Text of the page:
Rep. Zoe Lofgren, a California Democrat who has been a lead civil liberties reformer on the committee, had said that she would introduce five amendments to the bill. Given that there is bipartisan skepticism of surveillance authority — Republicans have become increasingly opposed to it in the wake of the inspector general report into Foreign Intelligence Surveillance Court abuses surrounding the Carter Page case — the amendments had a reasonable chance of success, opening the possibility that leadership would push forward with an Intelligence version of the bill and ditch the Judiciary legislation.
With Lofgren’s unexpected amendments surfacing, the hearing was canceled at the last minute. If the negotiations looked deadlocked, committee members worried, it upped the chance that the Senate, with the backing of House leaders, would attach the reauthorization to the must-pass coronavirus bill.
“We are trying to work out something and ensure also that the Senate does not push a clean reauthorization. So we needed more time,” said the Judiciary Committee member, citing the looming coronavirus vehicle.
The negotiations over surveillance reform are also complicated by the fact that congressional House leadership can decide which version of a bill receives a vote on the floor. In January 2018, while members of Congress were considering whether to reauthorize a different NSA surveillance, House leadership advanced a hastily written bill passed by the House Intelligence Committee under Rep. Adam Schiff, which was much more favorable to the intelligence community, over a counterpart authored by the Judiciary Committee.
On surveillance issues, House Speaker Nancy Pelosi and Schiff are much more closely aligned than her and Nadler. Schiff is increasingly being viewed in the House as a potential successor to Pelosi as House Speaker. Pelosi herself was the former top Democrat on the Intelligence Committee.
AT&T, T-Mobile among companies facing hundreds of millions of dollars in fines, though they will likely fight decision
The telecommunications regulator in recent weeks informed AT&T Inc., SprintCorp., S -2.62% T-MobileTMUS -2.57% US Inc. and Verizon CommunicationsInc. VZ -3.64% of pending notices of apparent liability, the people said. Such notices aren’t final, and the companies can still argue they aren’t liable or should pay less. It would ultimately fall on the U.S. Justice Department to collect any penalties.
The proposed fines, which could total more than $200 million, are expected to be announced Friday, one of the people said. Last month, FCC chairman Ajit Pai notified members of Congress that an agency investigation had concluded that “one or more” carriers had apparently violated federal law by disclosing real-time location data.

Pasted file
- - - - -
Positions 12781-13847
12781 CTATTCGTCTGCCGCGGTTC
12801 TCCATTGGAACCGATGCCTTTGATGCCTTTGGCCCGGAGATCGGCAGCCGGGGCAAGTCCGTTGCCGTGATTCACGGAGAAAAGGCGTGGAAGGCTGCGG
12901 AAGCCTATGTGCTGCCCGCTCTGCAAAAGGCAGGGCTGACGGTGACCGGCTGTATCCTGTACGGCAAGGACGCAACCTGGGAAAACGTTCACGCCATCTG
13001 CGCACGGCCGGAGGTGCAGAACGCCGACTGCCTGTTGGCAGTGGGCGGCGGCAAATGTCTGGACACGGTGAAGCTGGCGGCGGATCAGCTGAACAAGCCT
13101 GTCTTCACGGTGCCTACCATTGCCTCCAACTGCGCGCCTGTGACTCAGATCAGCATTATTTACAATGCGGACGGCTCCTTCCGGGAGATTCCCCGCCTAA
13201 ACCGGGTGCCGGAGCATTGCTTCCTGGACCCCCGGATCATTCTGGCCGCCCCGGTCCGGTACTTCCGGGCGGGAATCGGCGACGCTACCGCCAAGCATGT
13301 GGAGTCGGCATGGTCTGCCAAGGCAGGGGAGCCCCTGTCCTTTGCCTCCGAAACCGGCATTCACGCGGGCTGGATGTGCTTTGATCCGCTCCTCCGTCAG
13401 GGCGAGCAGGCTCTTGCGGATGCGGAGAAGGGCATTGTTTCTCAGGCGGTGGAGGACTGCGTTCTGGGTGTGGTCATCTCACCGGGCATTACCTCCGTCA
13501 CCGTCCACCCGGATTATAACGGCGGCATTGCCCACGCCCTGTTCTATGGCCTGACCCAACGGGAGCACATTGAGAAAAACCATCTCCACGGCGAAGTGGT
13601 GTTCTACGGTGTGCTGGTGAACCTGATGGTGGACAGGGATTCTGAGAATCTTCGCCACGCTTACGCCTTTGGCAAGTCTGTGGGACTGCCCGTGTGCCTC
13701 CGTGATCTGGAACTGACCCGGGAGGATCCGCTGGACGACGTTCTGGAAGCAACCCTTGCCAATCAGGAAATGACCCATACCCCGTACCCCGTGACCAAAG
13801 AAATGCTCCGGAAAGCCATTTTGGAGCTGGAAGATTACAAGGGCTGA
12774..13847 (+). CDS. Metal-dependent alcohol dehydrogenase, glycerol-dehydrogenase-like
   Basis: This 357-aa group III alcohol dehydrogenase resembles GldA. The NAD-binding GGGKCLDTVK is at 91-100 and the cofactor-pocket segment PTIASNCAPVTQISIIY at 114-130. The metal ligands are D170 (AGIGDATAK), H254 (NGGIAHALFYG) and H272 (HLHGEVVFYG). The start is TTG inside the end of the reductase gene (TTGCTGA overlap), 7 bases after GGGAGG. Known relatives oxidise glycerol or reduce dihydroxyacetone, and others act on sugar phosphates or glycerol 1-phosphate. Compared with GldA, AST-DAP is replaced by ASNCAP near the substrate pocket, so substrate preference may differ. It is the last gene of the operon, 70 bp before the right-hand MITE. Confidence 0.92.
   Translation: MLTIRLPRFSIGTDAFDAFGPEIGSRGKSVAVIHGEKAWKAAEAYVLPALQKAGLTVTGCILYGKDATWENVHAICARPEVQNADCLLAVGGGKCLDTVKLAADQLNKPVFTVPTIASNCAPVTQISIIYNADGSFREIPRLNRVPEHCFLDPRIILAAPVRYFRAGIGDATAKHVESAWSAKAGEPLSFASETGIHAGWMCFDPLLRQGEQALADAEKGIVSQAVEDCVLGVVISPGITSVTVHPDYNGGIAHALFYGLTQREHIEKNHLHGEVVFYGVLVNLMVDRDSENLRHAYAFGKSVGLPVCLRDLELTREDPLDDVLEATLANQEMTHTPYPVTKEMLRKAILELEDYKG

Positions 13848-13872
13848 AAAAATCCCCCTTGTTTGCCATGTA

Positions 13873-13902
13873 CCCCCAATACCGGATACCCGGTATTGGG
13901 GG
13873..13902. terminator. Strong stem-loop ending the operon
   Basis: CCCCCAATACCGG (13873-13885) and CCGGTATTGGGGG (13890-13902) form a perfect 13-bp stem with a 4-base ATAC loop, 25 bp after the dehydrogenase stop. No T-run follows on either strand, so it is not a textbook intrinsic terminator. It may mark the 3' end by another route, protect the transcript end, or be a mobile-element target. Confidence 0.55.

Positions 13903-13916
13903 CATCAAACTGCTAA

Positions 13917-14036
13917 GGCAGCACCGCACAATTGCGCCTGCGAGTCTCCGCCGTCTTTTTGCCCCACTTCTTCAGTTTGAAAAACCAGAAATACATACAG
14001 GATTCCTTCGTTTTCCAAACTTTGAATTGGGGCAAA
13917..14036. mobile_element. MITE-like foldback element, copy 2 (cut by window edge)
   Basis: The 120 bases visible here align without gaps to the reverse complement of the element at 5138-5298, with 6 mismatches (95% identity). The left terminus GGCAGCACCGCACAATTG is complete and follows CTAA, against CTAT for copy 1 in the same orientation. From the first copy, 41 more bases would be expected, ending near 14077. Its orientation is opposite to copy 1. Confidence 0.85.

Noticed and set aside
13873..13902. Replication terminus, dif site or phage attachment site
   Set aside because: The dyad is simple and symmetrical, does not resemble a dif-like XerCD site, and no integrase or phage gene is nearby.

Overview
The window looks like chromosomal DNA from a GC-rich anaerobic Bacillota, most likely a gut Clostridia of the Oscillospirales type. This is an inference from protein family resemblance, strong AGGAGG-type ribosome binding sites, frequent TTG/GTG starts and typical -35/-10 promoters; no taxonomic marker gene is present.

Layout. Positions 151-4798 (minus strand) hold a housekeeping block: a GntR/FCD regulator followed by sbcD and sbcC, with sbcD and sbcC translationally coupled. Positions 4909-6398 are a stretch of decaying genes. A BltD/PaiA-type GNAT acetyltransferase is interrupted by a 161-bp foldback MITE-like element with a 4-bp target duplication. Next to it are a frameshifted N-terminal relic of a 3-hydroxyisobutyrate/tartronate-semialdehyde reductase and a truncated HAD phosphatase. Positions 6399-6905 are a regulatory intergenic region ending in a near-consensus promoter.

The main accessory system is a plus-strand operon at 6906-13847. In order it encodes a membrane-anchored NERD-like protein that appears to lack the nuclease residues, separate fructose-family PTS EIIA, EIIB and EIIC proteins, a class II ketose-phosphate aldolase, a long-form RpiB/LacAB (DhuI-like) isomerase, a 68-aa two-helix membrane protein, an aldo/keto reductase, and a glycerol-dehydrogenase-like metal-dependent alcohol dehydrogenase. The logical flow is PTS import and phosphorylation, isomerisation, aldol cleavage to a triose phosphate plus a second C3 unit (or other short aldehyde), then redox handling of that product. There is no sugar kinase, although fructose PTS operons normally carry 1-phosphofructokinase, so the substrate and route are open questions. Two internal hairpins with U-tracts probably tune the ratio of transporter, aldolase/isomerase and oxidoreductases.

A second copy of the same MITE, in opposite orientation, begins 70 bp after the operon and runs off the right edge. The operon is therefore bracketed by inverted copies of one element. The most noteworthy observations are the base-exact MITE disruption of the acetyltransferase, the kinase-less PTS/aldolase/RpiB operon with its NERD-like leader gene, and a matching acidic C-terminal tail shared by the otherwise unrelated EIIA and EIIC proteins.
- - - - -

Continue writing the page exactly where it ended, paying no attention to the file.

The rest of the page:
The FCC moved after some of the carriers had continued sharing their subscribers’ coordinates even after they told members of Congress they were cutting off the middlemen companies from using their data feeds. Verizon has said it stopped sharing cellular location data in 2018. AT&T and T-Mobile said in early 2019 that they were cutting off some location data sharing.
The top U.S. wireless providers agreed to curb their data sharing after independent reporting found data aggregators were misusing feeds that provided subscribers’ real-time locations. Upon request, the carriers would pinpoint specific subscribers and share the result with middlemen companies, which then shared the information with hundreds of other businesses.
Some privacy advocates criticized the FCC action as overdue.
“Consumers have no choice but to share highly private information with a provider about everywhere they go” to obtain cellular service, said Laura Moy, associate director at the Center on Privacy & Technology at Georgetown Law. “Carriers are not allowed to turn around and sell that location information to anyone with a phone number and a few dollars to spend. But this has been a widespread practice, and the FCC has been slow to rein it in.”
Sen. Ron Wyden (D., Ore.), who wrote to carriers in 2018 after the location-sharing partnerships were revealed to ask about their data privacy practices, called the proposed fines inadequate. He said in a tweet that strong privacy legislation was needed.
Cellphone companies need to know their subscribers’ coordinates to route calls and data to the right place. That gives them a more consistent view of customers’ movements than app developers, which use global positioning systems, Wi-Fi and other data sources that users can shut off through their smartphone settings. Wireless carriers also sell anonymized location data to marketers.
Data aggregators LocationSmart Inc. and Zumigo Inc. told The Wall Street Journal they distributed real-time locations to legitimate clients, including bank fraud-detection departments and roadside assistance services. But others used the data feeds for what the carriers said were unauthorized purposes. One prison phone provider created a website that let law-enforcement agencies find the location of any cellphone user without obtaining a court order, the New York Times and Motherboard have reported.
The FCC didn’t offer the carriers any settlements, one of the people said. That might prompt some carriers to fight the charges against them through the commission’s administrative process.
The fines, if paid, could fall heavily on T-Mobile if it closes its planned merger with Sprint in the coming weeks. The two companies recently revised the terms of that agreement, which was worth $26 billion when it was signed two years ago.
Under the revised merger, the parent companies of T-Mobile and Sprint agreed to split the cost of any liabilities up to $200 million. Sprint ownerSoftBank Group Corp. would be on the hook for excess liabilities above $200 million.
A technique called “goal diversification” turned out to be be surprisingly effective